Internal error: An unexpected exception occured

Execution complete

 

 

By rewriting my query, I’ve got some explanation of the internal info about the error:

 

Executing the query …

Internal error: An unexpected error occurred (file ‘mdevaluator.cpp’, line 2721, function ‘MDDisjointUnionEvaluator::AddSplit’).

Execution complete

 

The new query is:

 

with

member firstQTD as

aggregate(PeriodsToDate([Date].[Marketing Calendar].[Market Quarter],

                        [Date].[Marketing Calendar].CurrentMember)

         , [Measures].[MyMeasure])

        

member QTD_LY as

(firstQTD,  ParallelPeriod([Date].[Marketing Calendar].[Market Year], 1,

                           [Date].[Marketing Calendar].CurrentMember))                

                  

select {QTD_LY} on 0,

{

[Date].[Marketing Calendar].[Market Quarter].&[2009]&[1].Children,

[Date].[Marketing Calendar].[Market Quarter].&[2009]&[2].Children

}

on 1

from [Cube]

 

By rewriting the firstQTD and making it inelegant and equal to:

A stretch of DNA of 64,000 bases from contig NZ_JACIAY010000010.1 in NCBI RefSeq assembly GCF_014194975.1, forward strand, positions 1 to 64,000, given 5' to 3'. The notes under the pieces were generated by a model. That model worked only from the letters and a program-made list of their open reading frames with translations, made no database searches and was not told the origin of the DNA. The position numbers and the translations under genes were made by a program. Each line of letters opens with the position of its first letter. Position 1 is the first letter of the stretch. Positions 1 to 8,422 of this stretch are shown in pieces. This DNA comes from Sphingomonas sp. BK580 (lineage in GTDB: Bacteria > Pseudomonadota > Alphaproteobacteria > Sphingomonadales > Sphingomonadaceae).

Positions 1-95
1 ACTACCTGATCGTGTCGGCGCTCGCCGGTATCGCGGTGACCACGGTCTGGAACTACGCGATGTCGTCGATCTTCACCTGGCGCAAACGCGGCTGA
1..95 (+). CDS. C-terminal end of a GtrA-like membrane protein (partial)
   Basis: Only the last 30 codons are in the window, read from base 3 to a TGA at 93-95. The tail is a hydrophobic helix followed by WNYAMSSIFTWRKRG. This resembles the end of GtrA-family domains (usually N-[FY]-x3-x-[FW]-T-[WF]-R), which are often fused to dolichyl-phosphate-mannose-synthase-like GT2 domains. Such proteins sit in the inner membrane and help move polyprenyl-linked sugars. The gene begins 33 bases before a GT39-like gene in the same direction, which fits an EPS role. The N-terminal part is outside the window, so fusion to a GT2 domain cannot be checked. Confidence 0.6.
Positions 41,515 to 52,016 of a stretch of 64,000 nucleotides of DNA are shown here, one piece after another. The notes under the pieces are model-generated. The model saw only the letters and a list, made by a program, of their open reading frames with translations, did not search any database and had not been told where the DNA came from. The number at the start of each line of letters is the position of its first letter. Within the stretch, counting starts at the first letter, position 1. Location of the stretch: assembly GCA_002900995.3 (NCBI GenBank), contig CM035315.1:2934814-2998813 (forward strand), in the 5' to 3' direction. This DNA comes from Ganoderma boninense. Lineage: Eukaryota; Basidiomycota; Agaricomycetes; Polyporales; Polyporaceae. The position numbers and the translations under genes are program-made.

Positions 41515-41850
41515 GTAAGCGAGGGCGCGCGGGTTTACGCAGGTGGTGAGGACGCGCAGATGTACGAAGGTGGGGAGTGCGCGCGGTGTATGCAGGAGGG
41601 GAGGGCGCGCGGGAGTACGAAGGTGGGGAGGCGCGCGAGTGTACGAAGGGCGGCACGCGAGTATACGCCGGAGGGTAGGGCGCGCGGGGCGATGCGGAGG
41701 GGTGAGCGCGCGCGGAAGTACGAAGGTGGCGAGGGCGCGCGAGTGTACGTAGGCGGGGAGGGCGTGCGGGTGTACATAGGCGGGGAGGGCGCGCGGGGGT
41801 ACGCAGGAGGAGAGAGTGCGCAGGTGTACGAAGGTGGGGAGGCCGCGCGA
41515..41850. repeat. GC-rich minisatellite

member secondQTD as

aggregate({ancestor([Date].[Marketing Calendar].CurrentMember,

            [Date].[Marketing Calendar].[Market Quarter]).FirstChild :

                    [Date].[Marketing Calendar].CurrentMember}

                    , [Measures].[MyMeasure])

 

, I’ve got my both queries running, and myself puzzled:

 

 

This left me thinking about ability (tool) for a regular developer to look inside of the code parsing process and be able to at least follow the code flow or something….

 

Any ideas on what happened to my query?

 

Written by Konstantin Gorakine

November 5, 2009 at 1:19 pm

Posted in MDX

Weighted Average: from requirements to implementation